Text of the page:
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Ed Leahy


Food redistribution gets govt boost

A £500,000 grant from the government coincides with new figures which show a big rise in redistribution networks

Food redistribution gets govt boost

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The government is giving £500,000 to fund food redistribution groups and charities in a bid to tackle waste.

The grant is administered by anti-waste organisation Wrap, and will provide essential resources to help eight charities expand their redistribution network.

The announcement coincides with a new report from Wrap showing a large rise in the amount of surplus food avoiding the bins through redistribution groups.

Environment Minister Thérèse Coffey said: “Congratulations to the eight groups which have received grants to aid their crucial work. Today’s announcement is a glowing example of the UK showing global leadership in measuring food waste and supporting food waste prevention projects.

“We’ve made good progress in tackling this problem, showing what can be achieved when the government and retailers work together. But there is more to do and this fund will help us waste less food and ensure more people in need get good quality meals.”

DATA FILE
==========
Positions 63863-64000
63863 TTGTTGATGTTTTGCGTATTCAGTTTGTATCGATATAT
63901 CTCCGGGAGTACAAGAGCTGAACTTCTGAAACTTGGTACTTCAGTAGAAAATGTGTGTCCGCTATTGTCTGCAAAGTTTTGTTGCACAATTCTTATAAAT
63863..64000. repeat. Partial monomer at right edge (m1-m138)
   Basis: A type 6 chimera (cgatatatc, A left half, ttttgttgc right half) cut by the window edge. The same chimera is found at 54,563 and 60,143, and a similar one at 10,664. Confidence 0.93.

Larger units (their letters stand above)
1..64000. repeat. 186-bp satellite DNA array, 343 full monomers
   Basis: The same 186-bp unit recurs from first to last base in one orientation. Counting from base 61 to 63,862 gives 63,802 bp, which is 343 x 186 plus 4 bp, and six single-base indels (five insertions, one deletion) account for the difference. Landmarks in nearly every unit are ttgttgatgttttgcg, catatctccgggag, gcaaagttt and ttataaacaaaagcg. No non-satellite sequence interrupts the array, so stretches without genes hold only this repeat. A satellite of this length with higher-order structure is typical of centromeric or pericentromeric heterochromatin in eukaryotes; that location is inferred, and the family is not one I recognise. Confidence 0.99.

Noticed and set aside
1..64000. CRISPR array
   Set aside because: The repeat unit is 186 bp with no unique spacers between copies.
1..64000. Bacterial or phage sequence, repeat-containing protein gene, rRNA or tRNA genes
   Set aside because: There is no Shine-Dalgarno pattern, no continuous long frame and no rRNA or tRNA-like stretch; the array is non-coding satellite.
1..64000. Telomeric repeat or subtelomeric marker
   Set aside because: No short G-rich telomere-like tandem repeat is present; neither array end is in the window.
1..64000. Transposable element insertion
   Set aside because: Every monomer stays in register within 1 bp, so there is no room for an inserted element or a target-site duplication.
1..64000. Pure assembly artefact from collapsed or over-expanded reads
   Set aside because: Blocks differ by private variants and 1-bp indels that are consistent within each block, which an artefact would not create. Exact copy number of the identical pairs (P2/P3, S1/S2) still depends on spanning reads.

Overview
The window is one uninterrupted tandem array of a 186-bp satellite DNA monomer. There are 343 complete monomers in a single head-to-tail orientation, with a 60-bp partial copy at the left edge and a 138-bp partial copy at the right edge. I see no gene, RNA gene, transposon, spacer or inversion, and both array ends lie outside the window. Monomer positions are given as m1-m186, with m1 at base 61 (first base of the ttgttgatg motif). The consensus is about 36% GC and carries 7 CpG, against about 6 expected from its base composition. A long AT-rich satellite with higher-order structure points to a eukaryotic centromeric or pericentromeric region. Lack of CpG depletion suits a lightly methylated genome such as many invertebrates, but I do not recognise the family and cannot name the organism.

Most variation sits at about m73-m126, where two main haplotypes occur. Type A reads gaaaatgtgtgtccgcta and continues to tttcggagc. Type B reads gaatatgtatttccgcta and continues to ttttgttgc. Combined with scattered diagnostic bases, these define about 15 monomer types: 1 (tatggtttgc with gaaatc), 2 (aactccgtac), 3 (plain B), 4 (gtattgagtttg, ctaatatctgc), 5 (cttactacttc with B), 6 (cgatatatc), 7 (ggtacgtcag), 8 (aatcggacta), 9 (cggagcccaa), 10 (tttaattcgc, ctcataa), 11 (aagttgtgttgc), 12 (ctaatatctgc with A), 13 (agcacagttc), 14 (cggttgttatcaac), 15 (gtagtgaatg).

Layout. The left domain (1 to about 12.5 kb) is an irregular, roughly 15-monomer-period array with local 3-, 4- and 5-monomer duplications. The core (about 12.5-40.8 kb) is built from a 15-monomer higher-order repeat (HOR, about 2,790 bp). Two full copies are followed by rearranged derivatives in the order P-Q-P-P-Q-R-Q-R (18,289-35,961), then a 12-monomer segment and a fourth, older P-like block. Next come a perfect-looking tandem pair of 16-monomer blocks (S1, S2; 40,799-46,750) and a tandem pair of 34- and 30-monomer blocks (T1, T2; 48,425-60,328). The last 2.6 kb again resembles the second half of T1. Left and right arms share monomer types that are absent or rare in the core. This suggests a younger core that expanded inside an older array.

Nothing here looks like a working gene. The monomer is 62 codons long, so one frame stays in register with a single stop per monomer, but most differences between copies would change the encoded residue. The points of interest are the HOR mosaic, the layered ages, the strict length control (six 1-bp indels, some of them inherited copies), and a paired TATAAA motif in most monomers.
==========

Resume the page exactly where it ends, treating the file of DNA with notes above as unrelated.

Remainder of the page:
The cash will go towards numerous projects including the purchase of new 7.5 tonne lorry for Yorkshire group FareShare Yorkshire, as well as pay staff costs to help charity Feedback Global glean food for an extra 36 days per year.

According to Wrap, food redistribution from retailers, manufacturers and hospitality has increased by 50 per cent in the past two years, representing an extra 35 million meals a year saved.

The value of the food redistributed in 2017 was almost £130 million, with the increase from 2015 to 2017 worth over £40m. The manufacturing sector was the largest single source of redistributed food in 2017, followed by retail. 

Retailers were also the biggest source of redistributed food to the charity sector.

Peter Maddox, director of Wrap said: “It’s great to see such a rapid rise in redistribution and the growing number of partnerships between the supply chain and charities. This stops good food going to waste, and helps feed people. But we know there’s much more to do. Our research shows food redistributed, from manufacturers and retailers, could increase further, by more than 200,000 tonnes. 

“There’s potential too to source greater amounts of surplus food from other parts of the supply chain like primary production, and the hospitality and food service sector. Our Courtauld 2025 Redistribution Working Group is helping to forge new links and supports both businesses and redistribution organisations in ensuring surplus food feeds people, first. Businesses signatories have committed to doubling the amount they redistribute by 2020. Seeing these numbers, I am confident they will hit that target.” 

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